Earth Day 2010. Today’s celebration and acknowledgement has seen many changes over the past 40 years. When the movement began in 1970 by a small group of students on that
The first category is comprised of complacent individuals who will pay the day no mind what so ever, and shrug off the entire concept. These are also the people who think Global Warming is a hoax; they toss their paper out the window, and on occasion empty their car ashtrays in grocery store parking lots.
The second category plays host to those who take today passionately, stop to pick up a piece of paper, crush their plastic water bottle before recycling, and live for eighteen to twenty four hours as though they were really making a difference. Tomorrow they will awaken, go to work or school or stop at Starbucks and will act as they did yesterday.
The third category is the one that matters. This is the category that keeps the world alert. And to join this group takes work and commitment. The members of this category realize the importance of a greener lifestyle and the responsibility of what making a commitment to EARTH Day actually means.
Every restaurant owner in the country should fall into this category. Membership is open. There are no dues, no credit checks, and no applications. And, since membership is so easy we all have a professional responsibility to join.
But it is not only the Earth as we know it that we need to focus on saving. We need to begin focusing on the diets and the lives of our customers. And once we strip away the glamour of concept, theme, ambiance and frivolity, we actually do have their live in our hands. If that doesn’t have a bearing on recycling, what does? As restaurant owners and chefs, our lives and businesses are based on preparing fuel and sustenance for the human race.
That certainly takes the glamour out of the business, doesn’t it? Suddenly the theme, concept and ambiance are stripped away and we now appear seem like nutritionists locked in small offices in the hospital cafeteria developing special diet menu for the patients in the cardiac ward. Well, face reality: That’s where many of our customers end up after eating the food we prepare.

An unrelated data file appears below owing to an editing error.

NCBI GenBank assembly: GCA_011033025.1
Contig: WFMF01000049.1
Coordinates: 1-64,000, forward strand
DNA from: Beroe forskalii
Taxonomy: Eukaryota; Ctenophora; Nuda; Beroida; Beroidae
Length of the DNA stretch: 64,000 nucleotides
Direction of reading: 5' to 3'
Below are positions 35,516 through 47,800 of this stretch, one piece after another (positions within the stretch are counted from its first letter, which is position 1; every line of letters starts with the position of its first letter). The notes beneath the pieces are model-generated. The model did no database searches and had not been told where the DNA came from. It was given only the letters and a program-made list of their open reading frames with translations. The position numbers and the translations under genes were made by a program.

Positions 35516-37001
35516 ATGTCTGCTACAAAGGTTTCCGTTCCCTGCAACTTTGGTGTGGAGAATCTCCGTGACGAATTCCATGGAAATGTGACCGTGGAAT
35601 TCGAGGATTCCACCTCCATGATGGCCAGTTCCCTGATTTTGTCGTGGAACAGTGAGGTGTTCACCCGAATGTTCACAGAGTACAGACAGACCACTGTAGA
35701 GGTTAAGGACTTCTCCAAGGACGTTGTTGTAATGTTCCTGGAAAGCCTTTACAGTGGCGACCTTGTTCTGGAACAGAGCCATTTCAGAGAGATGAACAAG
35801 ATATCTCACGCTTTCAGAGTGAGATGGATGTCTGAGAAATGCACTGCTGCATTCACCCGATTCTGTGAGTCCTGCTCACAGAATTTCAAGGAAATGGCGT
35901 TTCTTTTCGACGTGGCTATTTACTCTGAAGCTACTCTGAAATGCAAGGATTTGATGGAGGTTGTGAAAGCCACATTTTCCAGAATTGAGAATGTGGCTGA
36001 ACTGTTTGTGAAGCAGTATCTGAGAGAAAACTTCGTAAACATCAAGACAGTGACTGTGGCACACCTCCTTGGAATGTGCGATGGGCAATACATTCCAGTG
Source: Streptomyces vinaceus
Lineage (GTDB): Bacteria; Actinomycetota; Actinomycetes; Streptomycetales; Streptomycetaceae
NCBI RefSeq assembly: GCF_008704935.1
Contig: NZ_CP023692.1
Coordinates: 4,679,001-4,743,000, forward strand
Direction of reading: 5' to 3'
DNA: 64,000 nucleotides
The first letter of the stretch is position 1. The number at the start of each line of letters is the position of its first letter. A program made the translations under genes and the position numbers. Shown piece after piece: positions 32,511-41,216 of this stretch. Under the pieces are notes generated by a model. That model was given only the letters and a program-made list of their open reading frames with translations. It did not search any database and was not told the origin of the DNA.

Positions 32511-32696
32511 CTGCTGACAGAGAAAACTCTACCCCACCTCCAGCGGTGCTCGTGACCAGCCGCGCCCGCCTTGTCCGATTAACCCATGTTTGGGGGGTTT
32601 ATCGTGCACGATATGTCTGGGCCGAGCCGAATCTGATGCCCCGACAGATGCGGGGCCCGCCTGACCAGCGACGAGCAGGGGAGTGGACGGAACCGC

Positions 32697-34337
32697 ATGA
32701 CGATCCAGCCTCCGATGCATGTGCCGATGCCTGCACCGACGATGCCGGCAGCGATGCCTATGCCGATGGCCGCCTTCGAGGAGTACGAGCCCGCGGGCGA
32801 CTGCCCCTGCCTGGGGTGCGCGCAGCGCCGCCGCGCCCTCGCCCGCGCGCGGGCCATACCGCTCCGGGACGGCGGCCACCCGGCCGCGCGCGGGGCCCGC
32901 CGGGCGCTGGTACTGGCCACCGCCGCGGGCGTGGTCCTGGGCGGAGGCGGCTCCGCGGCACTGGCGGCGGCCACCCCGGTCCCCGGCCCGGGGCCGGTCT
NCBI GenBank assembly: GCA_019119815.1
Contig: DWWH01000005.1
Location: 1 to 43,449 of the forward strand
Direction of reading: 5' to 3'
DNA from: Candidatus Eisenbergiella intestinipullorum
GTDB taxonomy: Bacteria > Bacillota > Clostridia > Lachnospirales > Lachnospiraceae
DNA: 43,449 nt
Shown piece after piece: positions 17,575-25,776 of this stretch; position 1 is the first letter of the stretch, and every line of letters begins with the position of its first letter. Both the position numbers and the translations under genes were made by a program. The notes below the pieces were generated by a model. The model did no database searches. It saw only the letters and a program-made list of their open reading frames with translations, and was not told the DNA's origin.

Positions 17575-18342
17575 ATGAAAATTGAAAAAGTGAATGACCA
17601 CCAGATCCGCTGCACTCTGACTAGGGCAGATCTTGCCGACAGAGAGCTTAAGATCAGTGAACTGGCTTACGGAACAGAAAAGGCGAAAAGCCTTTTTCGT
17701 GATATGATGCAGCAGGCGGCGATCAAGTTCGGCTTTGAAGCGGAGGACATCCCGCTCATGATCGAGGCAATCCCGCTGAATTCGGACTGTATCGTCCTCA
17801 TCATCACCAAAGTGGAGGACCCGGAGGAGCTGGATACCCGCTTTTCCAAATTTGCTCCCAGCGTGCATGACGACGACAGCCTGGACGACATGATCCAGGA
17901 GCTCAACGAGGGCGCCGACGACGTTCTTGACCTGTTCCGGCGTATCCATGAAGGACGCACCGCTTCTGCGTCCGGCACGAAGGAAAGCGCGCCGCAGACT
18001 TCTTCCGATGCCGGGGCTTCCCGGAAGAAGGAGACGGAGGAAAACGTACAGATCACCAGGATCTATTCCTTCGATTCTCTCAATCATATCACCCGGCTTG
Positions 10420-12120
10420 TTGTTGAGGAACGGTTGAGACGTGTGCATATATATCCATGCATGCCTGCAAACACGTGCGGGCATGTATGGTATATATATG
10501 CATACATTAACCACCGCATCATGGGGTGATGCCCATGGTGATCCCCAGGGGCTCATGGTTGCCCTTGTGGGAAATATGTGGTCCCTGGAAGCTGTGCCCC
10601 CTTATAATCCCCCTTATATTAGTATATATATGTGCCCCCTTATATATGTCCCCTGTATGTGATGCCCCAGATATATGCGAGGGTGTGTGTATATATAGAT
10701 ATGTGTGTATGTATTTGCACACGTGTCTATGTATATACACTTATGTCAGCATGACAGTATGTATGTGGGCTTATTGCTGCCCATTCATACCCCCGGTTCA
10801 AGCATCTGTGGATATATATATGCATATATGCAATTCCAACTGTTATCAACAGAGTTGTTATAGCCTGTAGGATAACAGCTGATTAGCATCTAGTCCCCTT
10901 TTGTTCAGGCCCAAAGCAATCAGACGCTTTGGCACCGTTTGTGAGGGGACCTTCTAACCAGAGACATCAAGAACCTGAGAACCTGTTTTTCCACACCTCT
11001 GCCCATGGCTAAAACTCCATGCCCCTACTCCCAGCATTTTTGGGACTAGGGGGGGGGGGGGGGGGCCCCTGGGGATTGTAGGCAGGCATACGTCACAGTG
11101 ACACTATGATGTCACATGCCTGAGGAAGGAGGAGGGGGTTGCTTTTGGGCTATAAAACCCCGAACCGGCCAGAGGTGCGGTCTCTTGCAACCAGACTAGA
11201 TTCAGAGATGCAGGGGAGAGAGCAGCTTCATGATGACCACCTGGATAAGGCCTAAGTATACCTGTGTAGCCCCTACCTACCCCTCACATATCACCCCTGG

Earth Day beginnings focused on saving the environment. And we can play a major role in that if we adopt the programs available to restaurants and other small businesses. But we also need to think of our customer’s health more when designing menus and preparing meals. We have a direct responsibility to our customers to help them live a longer, better life. We should be helping people who will be around to enjoy that future. Do we really want to help to extinguish our own customer base?
And we need to address the responsibility, daily. We need to take a bit of the passion we have for that crispy fried chicken entr?e and redirect it towards healthier, longer lives.
I am not preaching to put the heart symbol back on the menu. That was not a great idea. It was definitely one step away from the nutritionist’s office. Yet, if we purchase prepare and present entrees using healthier, fresher ingredients we will be fulfilling our responsibility.
As professionals, we really shouldn’t need anyone to legislate the amount of salt we use in our kitchens. Laws demanding calorie counts on menus are more than we ever bargained for when we signed that lease. But if people who know nothing about food can suddenly pass legislation to control our ingredients then face it, we are doing something wrong.
Recycling cans and plastic should be a daily practice. But we also cannot lose focus that our first responsibility really does have to do with our customer’s health and enjoyment of life.
It’s our first obligation. And often the last thing we think of. So on this, the fortieth anniversary of Earth Day, make a commitment to work harder to prepare healthier food.
It may make the planet a better place just because your customers may live longer to enjoy your restaurant and your company.
If you don’t recycle, start,
Break down all your boxes.
Use less cans and salt.
Don’t up sell overweight Mr. Johnson another Chocolate Malt.
Spend time at the Farmer’s Market, buy your produce there.
Their quality is better, their prices fair.
Crush your plastic containers. Use recycled cups.
Take the whipped cream off the Frappucinos in the morning,
Those kids are only pups.
It’s Earth Day 2010, a time for reflection and retention
And when tomorrow comes, don’t forget, its still Earth Day,
Have a good one. Go crush a bottle.